Saturday, August 25, 2012

Bonus Tip of the Day

Fresh broccoli and I have worked out an uneasy truce.  I cut off as much of the stems as possible, put it in a collander, cover with a towel, and put the package over a pot of boiling water until the florets are a vibrant green.   Then it's over and we don't have to look at eachother again until next time.

The problem is that you are left with a ton of stems.  If you steam them, they cook at a different speed and the broccoli is cooked unevenly.  And they're not nearly as appealing as the florets - people will just leave them on their plate, or they'll politely force themselves to eat them.  You could opt for the frozen "florets only", but I've found a better way.  All you have to do is take your peeler, remove the outer layer of skin, and cut the stems into bite-sized pieces.  The pieces steam up about as quickly as the florets and to me, they taste better. 

Serve up with some garlic-infused olive oil, cheese food product or butter, salt and pepper.  Non-patients can put lemon or other forbidden toppings on their portions.  Life is pretty good.

Tip of the Day

If you're like me, the migraine diet can thrust you into a meat-starch-sauce pattern.  For me, the starches tend to be rice, pasta and potatoes.  I can do rice a dozen ways with different spices, stocks and add-ins, but it's still rice.  I rotate pasta between spaghetti, angel hair, penne, linguine, fettucini, orzo and lasagna noodles, but it's always pasta.  I serve potatoes mashed, baked, hash-browned and latke'ed, but. . . you know. 

Here's the latest thing I've discovered that's quick, simple and really different:  gnocchi.  Gnocchi is a potato dumpling used in Italian cooking.  Although there are many migraine-friendly recipes on the web, and many more that cheat just a little, the lightbulb really came on when I stumbled upon pre-made gnocchi ("gnocchi's?") at Trader Joe's.  I'm not a big fan of Trader Joe's because of the preponderance of products with added soy, but when I picked up this bag, I found nothing bad in the ingredients list.  All you do is drop the things in boiling water and when they float, wait for 2-3 minutes and remove.  Throw on virtually any sauce and/or cheese that you can tolerate and enjoy.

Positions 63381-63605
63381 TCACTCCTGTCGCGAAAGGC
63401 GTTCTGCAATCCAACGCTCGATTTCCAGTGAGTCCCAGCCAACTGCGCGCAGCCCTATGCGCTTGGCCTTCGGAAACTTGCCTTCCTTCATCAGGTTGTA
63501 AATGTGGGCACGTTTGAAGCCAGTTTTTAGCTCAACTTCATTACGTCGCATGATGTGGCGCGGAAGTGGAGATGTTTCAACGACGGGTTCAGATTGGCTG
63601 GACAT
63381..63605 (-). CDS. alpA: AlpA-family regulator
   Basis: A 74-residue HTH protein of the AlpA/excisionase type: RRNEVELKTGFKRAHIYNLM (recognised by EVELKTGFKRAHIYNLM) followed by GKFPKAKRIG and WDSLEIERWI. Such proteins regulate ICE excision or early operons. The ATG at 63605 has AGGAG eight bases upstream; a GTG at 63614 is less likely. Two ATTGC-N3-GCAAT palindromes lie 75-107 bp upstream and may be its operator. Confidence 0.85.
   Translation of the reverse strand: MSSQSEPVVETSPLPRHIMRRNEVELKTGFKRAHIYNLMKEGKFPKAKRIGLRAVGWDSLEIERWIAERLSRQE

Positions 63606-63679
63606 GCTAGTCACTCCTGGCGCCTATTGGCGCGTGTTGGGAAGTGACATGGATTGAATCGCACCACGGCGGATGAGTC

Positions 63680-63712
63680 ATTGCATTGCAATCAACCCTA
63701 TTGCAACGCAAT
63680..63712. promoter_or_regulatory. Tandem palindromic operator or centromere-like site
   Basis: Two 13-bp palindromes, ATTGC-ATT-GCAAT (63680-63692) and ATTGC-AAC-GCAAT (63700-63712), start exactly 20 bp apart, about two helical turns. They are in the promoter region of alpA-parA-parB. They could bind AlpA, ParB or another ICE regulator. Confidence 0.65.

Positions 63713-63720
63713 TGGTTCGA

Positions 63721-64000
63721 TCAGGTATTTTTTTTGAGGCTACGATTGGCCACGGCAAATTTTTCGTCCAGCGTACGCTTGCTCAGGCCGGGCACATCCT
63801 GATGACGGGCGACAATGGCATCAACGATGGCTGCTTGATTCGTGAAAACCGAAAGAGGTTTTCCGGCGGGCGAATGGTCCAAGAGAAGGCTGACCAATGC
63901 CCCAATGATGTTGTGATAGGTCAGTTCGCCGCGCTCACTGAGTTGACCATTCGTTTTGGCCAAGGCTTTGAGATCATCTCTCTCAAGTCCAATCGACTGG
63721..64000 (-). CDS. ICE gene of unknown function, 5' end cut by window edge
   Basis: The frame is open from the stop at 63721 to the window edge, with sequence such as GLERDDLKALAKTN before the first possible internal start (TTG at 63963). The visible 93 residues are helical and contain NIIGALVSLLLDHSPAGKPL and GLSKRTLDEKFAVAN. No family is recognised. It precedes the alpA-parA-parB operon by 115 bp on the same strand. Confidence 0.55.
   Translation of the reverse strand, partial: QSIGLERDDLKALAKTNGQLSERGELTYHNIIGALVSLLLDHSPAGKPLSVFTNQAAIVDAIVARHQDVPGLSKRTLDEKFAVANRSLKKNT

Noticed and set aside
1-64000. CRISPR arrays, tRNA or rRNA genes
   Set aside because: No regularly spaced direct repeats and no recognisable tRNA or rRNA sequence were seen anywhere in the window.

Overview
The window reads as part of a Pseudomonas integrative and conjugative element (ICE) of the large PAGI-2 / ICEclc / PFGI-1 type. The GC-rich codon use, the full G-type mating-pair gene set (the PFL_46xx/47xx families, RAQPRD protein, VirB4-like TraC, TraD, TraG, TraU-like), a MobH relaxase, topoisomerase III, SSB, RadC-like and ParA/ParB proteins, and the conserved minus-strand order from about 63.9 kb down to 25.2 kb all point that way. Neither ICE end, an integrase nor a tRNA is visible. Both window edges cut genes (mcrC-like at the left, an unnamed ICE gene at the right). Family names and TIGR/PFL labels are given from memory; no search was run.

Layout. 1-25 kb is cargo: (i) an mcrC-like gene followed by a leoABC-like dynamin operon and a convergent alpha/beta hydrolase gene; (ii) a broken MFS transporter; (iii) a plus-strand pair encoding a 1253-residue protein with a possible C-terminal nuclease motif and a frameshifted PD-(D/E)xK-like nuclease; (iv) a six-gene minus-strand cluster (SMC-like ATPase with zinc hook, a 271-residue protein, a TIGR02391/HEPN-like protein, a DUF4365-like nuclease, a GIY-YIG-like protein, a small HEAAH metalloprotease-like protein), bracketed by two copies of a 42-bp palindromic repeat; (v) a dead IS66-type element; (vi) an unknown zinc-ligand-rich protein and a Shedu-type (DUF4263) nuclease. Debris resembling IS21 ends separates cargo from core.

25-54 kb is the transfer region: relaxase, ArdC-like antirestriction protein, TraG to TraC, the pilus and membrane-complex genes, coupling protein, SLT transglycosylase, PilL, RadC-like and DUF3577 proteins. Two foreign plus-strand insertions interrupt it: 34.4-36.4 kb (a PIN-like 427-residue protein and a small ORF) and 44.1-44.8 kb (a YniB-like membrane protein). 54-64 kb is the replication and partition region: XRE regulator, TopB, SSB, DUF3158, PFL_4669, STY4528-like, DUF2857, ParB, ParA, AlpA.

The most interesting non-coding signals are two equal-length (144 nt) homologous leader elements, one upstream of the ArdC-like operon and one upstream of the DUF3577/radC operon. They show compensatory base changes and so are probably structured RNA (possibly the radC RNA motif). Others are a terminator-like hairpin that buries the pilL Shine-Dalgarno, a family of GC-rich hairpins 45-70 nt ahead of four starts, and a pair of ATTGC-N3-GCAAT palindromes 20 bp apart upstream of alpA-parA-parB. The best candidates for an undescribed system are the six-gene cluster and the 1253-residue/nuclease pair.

The only tricky thing is, I have no good point of reference.  Although my wife is Italian, and her grandmother made gnocchi from scratch, she remembers it as being pasta, not dumplings.  So, the only way we do is to taste samples immediately when the boiling hits that two minute mark, and remove when the texture is most appealing.  The family was pleased, so I call it a success.  Hopefully yours will be too.

Sunday, August 12, 2012

Break Time!

I apologize in advance if this sounds like gloating.  It's time for a break from all these dietary restrictions and be bad as we want to be.  Jean's going out of town for a rare five day stint.  We can stuff the refrigerator with everything bad and hunt for recipes that we have missed for these last four years.

Some ingredients we are looking forward to having:
  • Onions
  • Mushrooms
  • Lemons
  • Limes
  • Sour Cream
  • Guacamole
  • Worcester sauce
  • Soy sauce
  • Chorizo
  • Andouille
  • Smoked sausage
  • Cayenne Pepper
  • Bananas
  • Remoulade
Strangely, we have become so fond of our usual migraine recipes that we aren't looking at too many new recipes - maybe pasta carbonara, but that's about it.  If you have any good ideas for our reprieve (we like Italian, Mexican and Cajun a lot, as you can tell), please do tell.  Hopefully, you can get some vicarious enjoyment from helping us out.!